Skip to Main content Skip to Navigation
Journal articles

Biological control at work: demonstrating the complementary effects of natural enemies on two contrasting pests and the damage they cause

Abstract : Natural pest control is a significant service supporting agricultural production. However, the relative contribution of several functional groups of natural enemies to natural pest control is unknown for many crop-pest systems. Furthermore, the output of this regulation in terms of damage reduction is rarely assessed. In this study, based on three field experiments, we quantified the effect of ground dwelling predators and parasitoids on two functional groups of broccoli pests. Relying on physical exclusion, we showed that ground dwelling predators significantly lowered the abundance of both the cabbage root fly (Delia radicum) and aphids (Brevicoryne brassicae and Myzus persicae). Ground dwelling predators made a significant contribution to natural pest control, as they lowered pest populations by 37% on average. Parasitoids suppressed 22% of pest populations. Our results suggest that intraguild predation was not an issue since ground dwelling predators did not have a negative impact on the level of natural pest control by parasitoids. Finally, early predation by ground dwelling predators on the cabbage root fly, the most harmful pest in this study, reduced damage in a highly infested context, meaning that natural pest control can effectively support crop production. These results strongly suggest that agricultural practices limiting soil disturbances or even favoring ground dwelling predator overwintering or colonization could lead to fewer damage and losses for farmers. Keywords Natural pest control • Biological control • Intraguild predation • Damage • Ground dwelling predators • Parasitism Key message • We compared the efficiency of two groups of natural enemies on natural pest control. • Two contrasted types of pests, the cabbage root fly and aphids, were studied. • Early generalists and late specialists removed 37 and 22% of pest populations, respectively. • For the cabbage root fly, early ground dwelling predators were key to biological control. • Natural control of the cabbage root fly reduced damage to the crop by 26%.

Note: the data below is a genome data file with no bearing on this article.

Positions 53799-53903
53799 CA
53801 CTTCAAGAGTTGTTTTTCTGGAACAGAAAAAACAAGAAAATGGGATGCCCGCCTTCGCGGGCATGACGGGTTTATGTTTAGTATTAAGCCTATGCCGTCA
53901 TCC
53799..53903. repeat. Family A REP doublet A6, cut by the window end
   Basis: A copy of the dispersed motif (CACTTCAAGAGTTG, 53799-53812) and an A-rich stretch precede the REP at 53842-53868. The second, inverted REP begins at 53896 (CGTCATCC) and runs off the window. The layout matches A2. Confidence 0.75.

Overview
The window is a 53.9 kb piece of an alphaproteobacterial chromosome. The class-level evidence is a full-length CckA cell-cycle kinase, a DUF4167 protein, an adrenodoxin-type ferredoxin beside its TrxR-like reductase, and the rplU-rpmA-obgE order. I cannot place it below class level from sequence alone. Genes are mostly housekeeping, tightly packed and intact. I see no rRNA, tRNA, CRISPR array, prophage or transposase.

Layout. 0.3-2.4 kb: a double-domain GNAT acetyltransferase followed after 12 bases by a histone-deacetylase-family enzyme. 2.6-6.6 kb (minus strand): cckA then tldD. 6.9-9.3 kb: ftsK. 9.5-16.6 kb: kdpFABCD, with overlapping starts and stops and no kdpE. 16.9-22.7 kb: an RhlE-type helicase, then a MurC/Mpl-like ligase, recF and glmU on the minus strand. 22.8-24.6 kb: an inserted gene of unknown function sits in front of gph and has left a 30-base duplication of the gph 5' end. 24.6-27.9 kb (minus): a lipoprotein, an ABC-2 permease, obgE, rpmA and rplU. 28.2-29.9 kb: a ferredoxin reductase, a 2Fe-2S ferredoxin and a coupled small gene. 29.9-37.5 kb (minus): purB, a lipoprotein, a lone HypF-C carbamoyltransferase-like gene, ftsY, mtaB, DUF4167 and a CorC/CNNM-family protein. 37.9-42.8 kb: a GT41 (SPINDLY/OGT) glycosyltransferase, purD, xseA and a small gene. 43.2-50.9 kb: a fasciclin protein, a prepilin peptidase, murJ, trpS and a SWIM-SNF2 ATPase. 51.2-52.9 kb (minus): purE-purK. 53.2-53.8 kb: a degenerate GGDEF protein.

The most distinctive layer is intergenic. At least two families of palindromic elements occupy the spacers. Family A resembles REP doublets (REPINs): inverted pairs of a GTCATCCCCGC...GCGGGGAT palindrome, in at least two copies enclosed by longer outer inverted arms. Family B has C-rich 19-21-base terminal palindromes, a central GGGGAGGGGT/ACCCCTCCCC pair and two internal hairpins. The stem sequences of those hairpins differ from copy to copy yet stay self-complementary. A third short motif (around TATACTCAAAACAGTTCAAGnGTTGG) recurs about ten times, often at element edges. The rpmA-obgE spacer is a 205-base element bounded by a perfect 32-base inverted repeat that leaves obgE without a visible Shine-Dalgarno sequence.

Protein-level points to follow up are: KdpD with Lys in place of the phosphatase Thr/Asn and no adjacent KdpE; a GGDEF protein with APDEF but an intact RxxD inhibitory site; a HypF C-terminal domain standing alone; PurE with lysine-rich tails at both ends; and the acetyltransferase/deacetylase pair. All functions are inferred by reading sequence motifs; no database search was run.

Complete list of metadata
Contributor : Catherine Cliquet Connect in order to contact the contributor
Submitted on : Monday, August 30, 2021 - 2:40:16 PM
Last modification on : Friday, May 20, 2022 - 9:04:59 AM



Xavier Mesmin, Anne Marie Cortesero, Marion Maret, Marie Vincent, Loïc Daniel, et al.. Biological control at work: demonstrating the complementary effects of natural enemies on two contrasting pests and the damage they cause. Journal of Pest Science, Springer Verlag, 2022, 95 (2), pp.653-667. ⟨10.1007/s10340-021-01426-8⟩. ⟨hal-03328926⟩



Record views